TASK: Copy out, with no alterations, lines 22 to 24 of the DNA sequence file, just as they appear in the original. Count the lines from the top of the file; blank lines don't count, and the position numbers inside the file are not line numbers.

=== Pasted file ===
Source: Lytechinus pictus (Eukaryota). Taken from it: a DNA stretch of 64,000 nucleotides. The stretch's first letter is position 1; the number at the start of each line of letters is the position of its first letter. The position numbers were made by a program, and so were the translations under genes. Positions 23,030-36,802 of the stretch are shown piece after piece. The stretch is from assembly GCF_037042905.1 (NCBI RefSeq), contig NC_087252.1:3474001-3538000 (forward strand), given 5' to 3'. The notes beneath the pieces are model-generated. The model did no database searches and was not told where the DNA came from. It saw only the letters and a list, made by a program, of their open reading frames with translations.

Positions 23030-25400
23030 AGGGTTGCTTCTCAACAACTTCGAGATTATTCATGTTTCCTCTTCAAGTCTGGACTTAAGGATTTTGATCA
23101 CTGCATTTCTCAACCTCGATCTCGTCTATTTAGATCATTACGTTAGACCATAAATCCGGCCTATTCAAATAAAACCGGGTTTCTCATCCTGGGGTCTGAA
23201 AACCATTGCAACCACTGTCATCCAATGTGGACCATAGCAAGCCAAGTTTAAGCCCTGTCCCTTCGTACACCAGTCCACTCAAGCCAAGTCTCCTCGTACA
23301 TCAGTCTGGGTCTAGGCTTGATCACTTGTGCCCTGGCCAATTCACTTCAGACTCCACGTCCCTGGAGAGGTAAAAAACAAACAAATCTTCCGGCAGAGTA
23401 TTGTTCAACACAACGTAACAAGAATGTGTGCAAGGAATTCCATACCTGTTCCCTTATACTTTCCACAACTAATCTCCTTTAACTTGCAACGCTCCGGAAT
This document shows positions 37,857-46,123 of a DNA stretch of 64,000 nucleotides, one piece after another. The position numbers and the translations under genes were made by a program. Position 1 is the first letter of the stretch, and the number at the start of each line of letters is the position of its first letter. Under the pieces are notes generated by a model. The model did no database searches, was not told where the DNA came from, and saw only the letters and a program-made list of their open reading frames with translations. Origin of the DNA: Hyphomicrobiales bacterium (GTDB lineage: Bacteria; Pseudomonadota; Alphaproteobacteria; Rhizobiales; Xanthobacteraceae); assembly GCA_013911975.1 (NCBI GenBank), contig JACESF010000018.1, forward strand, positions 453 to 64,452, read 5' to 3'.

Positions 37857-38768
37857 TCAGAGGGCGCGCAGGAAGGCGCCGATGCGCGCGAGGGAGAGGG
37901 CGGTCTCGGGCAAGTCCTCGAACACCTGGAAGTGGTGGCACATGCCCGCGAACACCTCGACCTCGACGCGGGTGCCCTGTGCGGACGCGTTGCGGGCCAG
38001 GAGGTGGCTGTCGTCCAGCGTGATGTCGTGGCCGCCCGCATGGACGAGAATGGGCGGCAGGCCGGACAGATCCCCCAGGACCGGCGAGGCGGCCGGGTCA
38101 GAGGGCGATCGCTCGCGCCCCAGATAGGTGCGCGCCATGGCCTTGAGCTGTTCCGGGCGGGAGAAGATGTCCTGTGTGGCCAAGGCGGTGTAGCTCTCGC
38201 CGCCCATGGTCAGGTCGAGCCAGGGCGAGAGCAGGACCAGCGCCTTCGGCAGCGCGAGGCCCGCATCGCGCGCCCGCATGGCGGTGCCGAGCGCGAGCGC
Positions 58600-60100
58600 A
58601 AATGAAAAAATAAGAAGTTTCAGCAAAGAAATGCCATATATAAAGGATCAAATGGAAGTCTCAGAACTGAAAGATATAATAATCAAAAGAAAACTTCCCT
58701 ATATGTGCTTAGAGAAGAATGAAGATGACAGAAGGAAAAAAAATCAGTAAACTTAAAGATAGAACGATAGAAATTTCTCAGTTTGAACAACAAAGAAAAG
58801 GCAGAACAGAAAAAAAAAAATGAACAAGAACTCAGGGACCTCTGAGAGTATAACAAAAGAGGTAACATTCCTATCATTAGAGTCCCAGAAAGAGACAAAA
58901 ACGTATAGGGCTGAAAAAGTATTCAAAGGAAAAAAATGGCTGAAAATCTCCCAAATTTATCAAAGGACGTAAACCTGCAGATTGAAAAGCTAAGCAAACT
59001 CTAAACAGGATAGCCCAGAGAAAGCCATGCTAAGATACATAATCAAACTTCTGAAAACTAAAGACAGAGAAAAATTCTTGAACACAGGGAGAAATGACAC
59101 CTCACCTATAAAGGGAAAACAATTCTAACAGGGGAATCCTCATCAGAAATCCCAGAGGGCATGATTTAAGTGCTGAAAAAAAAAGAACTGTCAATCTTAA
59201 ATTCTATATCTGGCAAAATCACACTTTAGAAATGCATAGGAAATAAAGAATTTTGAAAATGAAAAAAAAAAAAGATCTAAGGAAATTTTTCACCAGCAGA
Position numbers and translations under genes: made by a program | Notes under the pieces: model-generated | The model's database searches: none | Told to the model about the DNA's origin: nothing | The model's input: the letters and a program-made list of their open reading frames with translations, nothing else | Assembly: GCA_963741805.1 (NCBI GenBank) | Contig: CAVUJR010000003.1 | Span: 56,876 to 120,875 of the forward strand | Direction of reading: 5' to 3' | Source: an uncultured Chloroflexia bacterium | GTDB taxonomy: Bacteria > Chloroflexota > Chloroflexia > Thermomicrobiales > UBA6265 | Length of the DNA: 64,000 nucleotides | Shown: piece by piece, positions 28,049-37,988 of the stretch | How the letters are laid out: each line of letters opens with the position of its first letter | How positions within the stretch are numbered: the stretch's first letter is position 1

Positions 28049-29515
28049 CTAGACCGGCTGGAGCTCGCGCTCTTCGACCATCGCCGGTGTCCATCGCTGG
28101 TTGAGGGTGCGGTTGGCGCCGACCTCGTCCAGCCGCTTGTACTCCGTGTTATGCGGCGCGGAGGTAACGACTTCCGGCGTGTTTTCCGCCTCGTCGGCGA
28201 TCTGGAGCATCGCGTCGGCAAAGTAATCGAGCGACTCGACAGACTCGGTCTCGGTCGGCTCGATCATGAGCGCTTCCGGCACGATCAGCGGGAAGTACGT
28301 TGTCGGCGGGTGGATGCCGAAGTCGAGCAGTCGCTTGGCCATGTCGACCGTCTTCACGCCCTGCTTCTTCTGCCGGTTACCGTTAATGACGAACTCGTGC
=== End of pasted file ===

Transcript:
59101 CTCACCTATAAAGGGAAAACAATTCTAACAGGGGAATCCTCATCAGAAATCCCAGAGGGCATGATTTAAGTGCTGAAAAAAAAAGAACTGTCAATCTTAA
59201 ATTCTATATCTGGCAAAATCACACTTTAGAAATGCATAGGAAATAAAGAATTTTGAAAATGAAAAAAAAAAAAGATCTAAGGAAATTTTTCACCAGCAGA
Position numbers and translations under genes: made by a program | Notes under the pieces: model-generated | The model's database searches: none | Told to the model about the DNA's origin: nothing | The model's input: the letters and a program-made list of their open reading frames with translations, nothing else | Assembly: GCA_963741805.1 (NCBI GenBank) | Contig: CAVUJR010000003.1 | Span: 56,876 to 120,875 of the forward strand | Direction of reading: 5' to 3' | Source: an uncultured Chloroflexia bacterium | GTDB taxonomy: Bacteria > Chloroflexota > Chloroflexia > Thermomicrobiales > UBA6265 | Length of the DNA: 64,000 nucleotides | Shown: piece by piece, positions 28,049-37,988 of the stretch | How the letters are laid out: each line of letters opens with the position of its first letter | How positions within the stretch are numbered: the stretch's first letter is position 1